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Archive for the ‘Funny English’ Category

Funny English: Rise of the vernacular

I spotted this package of underwear during a recent trip the the US.

Its “wedgie free®” comfort guarantee made me wonder: Since when is “wedgie” a polite enough word to use in marketing? And does everyone really know what a “wedgie” is? Last but not least, am I a hypocrite for using this semi-impolite word three times in a blog entry?

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doggy dews

My aunt spotted this and sent it to me. It’s hard to imagine what the people in charge were thinking when they named their business.

Sure, there are “hairdo’s” and “do’s and don’ts” — but after the word “dog”, anything that sounds like “doo-doo” is surely a “don’t”. Don’t you think?

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I noticed this orchid in the home of a 75-year-old Swiss woman.

Judging by the care tag, it seems the garden center didn’t have a clear idea of what a table dance actually entails. It reads:

“This group of orchids includes varieties that are especially suitable as table decorations because they bloom for so long.”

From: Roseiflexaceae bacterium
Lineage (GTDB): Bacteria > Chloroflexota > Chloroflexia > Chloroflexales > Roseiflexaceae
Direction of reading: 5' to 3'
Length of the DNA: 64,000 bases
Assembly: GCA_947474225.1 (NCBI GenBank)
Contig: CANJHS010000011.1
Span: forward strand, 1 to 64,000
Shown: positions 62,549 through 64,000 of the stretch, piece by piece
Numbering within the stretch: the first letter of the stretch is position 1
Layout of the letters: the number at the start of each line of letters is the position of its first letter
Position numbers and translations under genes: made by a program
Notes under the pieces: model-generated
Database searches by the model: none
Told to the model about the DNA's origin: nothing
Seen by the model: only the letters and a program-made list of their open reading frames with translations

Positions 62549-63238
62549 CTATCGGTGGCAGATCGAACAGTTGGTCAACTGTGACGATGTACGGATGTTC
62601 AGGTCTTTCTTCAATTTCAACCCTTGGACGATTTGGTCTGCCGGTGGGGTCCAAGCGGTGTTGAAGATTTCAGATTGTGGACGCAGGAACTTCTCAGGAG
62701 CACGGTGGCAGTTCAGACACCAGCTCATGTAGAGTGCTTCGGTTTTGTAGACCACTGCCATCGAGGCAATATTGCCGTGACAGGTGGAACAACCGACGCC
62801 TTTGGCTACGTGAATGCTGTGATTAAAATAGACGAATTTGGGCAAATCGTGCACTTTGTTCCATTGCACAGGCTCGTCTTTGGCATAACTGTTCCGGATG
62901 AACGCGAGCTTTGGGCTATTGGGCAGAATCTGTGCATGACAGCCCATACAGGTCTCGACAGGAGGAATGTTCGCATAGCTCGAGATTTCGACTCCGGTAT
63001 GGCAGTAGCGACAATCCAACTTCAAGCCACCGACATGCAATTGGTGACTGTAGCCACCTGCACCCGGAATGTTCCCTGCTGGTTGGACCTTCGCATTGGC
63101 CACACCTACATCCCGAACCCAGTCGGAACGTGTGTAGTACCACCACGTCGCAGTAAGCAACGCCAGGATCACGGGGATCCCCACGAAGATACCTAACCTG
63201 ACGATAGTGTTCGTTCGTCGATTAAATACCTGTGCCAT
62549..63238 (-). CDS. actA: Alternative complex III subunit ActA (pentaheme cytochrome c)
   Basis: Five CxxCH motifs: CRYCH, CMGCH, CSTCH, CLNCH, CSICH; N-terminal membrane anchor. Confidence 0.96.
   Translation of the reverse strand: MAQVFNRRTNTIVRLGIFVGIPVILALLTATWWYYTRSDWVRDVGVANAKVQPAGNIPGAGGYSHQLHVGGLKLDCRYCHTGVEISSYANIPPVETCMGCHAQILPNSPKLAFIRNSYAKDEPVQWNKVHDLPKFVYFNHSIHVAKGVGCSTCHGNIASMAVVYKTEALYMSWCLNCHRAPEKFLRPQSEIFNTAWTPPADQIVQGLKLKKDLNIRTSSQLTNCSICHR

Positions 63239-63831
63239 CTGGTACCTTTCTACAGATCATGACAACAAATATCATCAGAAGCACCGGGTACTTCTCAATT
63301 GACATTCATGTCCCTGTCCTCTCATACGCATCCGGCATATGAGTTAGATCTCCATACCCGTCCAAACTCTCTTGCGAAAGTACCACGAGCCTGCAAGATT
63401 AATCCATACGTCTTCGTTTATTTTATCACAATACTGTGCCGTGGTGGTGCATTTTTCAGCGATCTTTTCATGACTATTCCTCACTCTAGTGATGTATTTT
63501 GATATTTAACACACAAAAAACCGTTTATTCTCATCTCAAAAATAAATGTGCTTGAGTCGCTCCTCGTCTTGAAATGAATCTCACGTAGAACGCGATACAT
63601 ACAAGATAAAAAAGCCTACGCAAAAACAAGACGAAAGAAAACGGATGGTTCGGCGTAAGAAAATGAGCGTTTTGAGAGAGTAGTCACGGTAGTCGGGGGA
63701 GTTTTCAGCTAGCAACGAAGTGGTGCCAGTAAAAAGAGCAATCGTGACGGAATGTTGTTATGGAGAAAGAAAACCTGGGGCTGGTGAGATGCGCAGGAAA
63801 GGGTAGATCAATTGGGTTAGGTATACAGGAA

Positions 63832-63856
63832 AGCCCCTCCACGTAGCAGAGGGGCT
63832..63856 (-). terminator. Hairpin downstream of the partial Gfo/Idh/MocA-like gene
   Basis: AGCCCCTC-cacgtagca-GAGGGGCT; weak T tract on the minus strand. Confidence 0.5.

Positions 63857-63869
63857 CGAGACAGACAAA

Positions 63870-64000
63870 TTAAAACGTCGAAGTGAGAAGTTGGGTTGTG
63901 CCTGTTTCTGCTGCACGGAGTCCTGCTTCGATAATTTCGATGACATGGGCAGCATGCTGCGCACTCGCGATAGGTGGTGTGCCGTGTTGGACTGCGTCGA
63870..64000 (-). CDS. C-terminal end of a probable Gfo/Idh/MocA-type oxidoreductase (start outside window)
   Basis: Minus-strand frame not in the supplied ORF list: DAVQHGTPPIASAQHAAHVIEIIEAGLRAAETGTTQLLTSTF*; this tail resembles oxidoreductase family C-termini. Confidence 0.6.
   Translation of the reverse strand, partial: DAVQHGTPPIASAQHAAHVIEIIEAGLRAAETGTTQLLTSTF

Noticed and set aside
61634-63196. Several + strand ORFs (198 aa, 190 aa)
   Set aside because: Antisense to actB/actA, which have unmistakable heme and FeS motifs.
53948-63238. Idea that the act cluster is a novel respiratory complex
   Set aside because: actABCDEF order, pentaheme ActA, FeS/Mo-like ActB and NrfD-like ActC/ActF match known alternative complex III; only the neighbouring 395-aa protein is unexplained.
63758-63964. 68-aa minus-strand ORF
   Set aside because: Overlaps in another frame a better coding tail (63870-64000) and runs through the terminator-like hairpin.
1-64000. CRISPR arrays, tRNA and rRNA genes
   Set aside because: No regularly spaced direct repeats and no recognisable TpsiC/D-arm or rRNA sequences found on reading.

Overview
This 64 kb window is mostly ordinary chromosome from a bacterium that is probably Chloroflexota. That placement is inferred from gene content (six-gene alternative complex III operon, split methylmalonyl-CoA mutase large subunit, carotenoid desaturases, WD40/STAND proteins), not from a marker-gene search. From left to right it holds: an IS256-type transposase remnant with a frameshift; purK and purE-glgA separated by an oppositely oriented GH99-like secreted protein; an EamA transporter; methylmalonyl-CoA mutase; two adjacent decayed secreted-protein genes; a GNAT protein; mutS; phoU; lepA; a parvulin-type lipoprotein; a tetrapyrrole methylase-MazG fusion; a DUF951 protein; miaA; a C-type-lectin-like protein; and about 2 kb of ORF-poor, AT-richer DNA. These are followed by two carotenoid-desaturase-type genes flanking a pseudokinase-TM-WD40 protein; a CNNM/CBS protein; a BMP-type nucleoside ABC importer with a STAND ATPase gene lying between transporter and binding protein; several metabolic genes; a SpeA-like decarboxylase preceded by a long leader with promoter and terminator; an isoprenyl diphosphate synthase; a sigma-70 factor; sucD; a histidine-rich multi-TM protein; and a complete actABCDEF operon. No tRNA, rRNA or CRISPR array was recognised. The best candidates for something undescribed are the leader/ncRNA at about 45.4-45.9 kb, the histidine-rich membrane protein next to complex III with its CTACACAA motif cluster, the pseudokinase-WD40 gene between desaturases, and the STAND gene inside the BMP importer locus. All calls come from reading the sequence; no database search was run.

I wonder if they sell bean plants that are called “pole dance”?

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Is it so bad to be close? Spotted in a puppet shop in Bern. Indeed, it was closed, which made it easy for me to snap this photo.

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The campaign for a special kind of toilet.

Admittedly, the English here is perfectly correct and not all that funny. But the ad campaign (butt-)cracks me up, at least when I’m not embarrassed to be seen with it. A magazine I was reading last week had this on its back cover; you wouldn’t believe how many startled looks I got on the train.

 
What’s even funnier is the related TV ad starring a former Miss Switzerland. They’ve got her enjoying a waterfall and singing the praises of fresh water. Is it just me, or does she look like she’s being flushed away? Click on TV-Spot mit Melanie Winiger to see for yourself.

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Guaranteed: generous portions

Spotted this sign in Langenthal, canton Bern, while looking for a place to eat. Decided this sounded more filling than a pizza! The waitress said that loosely translated,”Winn Fat” meant prosperity. We left with pleasantly full bellies plus leftovers.

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Not sure I want to go in there ...

This isn’t a real example of funny English, but I think you’ll agree it’s worth including. I passed this little place in Basel — near Barfüsserplatz – which is where it gets its nickname.

It was closed so I can’t say whether the name was fitting, but judging from the outside, I’d say it was pretty cute.

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